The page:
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Home Publications Blogs Beat the Press Tip to NPR: News Outlets Would Not Call It a "Massive" Stimulus Program

Tip to NPR: News Outlets Would Not Call It a "Massive" Stimulus Program

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Monday, 09 December 2013 05:34

NPR used the phrase "massive" stimulus in describing the Fed's quantitative easing policy in its top of the hour news segment on Morning Edition. It is arguable whether the stimulus is "massive." There is certainly a plausible argument that the stimulus is too small since unemployment remains high and inflation is running below the Fed's 2.0 percent target. NPR could have saved time and increased accuracy by just referring to the program as "stimulus."

Comments (10)Add Comment
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written by watermelonpunch, December 09, 2013 7:44

It's the culture now. You have to use extreme vocabulary, for absolutely everything, no matter how inaccurate.
Otherwise nobody hears you, or alternatively, they will accuse you of pussy-footing.
Nobody wants to be ignored or accused of pussy-footing.
Being dead wrong is far more preferable in today's culture.
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written by kharris, December 09, 2013 9:17
Logically, the stimulus can be both massive and too small. Those terms are not contradictory, though they may seem so if one doesn't think things through. If what is needed is more than massive, then massive is too small.
Sorry, tripling the monetary base is humongous....just ineffective
written by pete, December 09, 2013 10:23
Of course, lending did not grow simultaneously, so M1 kind of stagnated. Thus, the effect is, ex post, tiny. But clearly the Fed bought massive amounts of securities. This has fattened Wall St., which is what the originator of the Tea Party, Rick Santelli, was talking about. Sine Yellen is a firm believer that real wages must be driven down through inflation, echoed by Jared B., perhaps she will be more proactive in getting M1 up too.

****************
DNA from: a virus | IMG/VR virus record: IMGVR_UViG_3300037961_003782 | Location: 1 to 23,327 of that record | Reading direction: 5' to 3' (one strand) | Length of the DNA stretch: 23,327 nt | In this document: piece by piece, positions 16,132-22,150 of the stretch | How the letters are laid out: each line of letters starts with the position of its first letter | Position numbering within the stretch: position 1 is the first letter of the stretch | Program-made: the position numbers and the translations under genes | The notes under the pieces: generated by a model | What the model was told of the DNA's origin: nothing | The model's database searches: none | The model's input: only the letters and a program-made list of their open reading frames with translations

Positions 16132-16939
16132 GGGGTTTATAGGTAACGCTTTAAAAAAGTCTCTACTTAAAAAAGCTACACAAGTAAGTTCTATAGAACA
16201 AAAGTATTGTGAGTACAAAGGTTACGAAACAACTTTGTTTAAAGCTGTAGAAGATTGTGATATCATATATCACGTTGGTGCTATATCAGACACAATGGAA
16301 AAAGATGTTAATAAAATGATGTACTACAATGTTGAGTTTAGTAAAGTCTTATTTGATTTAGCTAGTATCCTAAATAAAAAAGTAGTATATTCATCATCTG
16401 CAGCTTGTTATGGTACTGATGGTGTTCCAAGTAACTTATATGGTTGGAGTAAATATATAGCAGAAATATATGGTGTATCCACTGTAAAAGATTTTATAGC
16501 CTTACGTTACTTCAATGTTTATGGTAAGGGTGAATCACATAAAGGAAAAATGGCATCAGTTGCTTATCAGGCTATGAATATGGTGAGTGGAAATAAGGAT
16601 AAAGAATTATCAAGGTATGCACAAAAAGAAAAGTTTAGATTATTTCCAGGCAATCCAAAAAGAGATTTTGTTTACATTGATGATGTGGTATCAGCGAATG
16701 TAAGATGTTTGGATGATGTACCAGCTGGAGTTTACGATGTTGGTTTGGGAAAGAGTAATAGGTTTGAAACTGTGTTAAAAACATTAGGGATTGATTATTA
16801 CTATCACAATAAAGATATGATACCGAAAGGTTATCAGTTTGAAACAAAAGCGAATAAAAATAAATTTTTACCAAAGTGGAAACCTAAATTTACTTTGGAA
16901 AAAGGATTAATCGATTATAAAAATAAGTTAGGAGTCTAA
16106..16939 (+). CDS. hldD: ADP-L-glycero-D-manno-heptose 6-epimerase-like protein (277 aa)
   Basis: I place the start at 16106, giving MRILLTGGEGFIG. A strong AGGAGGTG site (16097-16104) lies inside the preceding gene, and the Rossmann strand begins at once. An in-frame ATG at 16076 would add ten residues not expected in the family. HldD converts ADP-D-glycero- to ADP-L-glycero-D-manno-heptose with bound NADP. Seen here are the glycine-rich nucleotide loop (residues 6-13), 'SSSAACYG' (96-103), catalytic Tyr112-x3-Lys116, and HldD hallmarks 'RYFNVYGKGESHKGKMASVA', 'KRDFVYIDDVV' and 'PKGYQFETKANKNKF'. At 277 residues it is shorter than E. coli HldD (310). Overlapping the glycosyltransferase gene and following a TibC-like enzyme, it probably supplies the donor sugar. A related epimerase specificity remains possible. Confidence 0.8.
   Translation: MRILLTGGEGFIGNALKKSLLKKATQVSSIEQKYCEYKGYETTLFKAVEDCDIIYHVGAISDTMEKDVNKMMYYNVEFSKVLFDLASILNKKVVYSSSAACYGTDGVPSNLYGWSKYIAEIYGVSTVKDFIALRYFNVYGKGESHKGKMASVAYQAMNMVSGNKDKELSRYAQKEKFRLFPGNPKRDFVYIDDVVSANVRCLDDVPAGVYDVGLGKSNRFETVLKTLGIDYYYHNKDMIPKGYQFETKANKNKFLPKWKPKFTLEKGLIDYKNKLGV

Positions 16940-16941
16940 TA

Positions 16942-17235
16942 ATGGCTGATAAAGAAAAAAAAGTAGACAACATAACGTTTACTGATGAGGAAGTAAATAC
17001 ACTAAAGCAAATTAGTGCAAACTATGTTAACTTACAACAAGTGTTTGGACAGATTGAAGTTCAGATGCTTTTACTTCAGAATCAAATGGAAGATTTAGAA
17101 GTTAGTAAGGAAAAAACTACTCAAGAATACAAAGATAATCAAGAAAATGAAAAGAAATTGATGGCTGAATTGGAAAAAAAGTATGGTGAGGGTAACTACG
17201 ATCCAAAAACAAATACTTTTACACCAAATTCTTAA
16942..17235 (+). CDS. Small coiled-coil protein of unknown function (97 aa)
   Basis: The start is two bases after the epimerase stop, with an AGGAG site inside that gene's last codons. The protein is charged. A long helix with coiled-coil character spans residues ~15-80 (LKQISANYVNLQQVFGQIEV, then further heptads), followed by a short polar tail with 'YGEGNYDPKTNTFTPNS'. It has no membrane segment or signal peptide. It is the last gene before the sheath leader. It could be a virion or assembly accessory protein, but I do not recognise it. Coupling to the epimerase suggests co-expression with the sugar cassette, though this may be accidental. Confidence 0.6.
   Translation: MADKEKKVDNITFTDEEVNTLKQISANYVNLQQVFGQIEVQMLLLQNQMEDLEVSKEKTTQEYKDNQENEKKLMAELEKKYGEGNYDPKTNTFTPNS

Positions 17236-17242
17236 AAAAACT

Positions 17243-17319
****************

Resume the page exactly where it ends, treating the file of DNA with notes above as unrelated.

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written by kharris, December 09, 2013 10:31
What tool does Yellen have to boost M1, apart from boosting excess bank reserves?
kharris, you mean reducing excess reserves...
written by pete, December 09, 2013 10:46
Instead of paying banks to keep reserves, charge them to keep reserves. Or explicitly lay out the Yellen put...guarantee lending (tell them they are too big to fail). Loosen lending standards. Jawbone. Armtwist. Etc. Moral suasion.
misplaced scare quotes
written by David M., December 09, 2013 10:47
I'm okay with the massive part, it's the idea that what the fed is doing counts as "stimulus" that I'd take issue with.
On the theoretical level, the whole concept of a deposit multiplier is suspect, see http://neweconomics.net.nz/ind...ate-money/, so inflating bank balance sheets is no way to boost the economy.
On the practical level, the only people who seem to benefit from stimulus right now are the asset-owning 1%. The rest of us, who actually spend our income to survive, haven't gotten a break.
sorry dave, helicopter Janet will disagree with you....
written by pete, December 09, 2013 12:05
Akerloff Yellen is explicitly an inflation=>increased firm profitbility with slower growing nominal wages=> growth. But yes indeedy...these inflations post 1972 have definitely benefited the 1%, if not the tope 20%.
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written by skeptonomist, December 09, 2013 4:08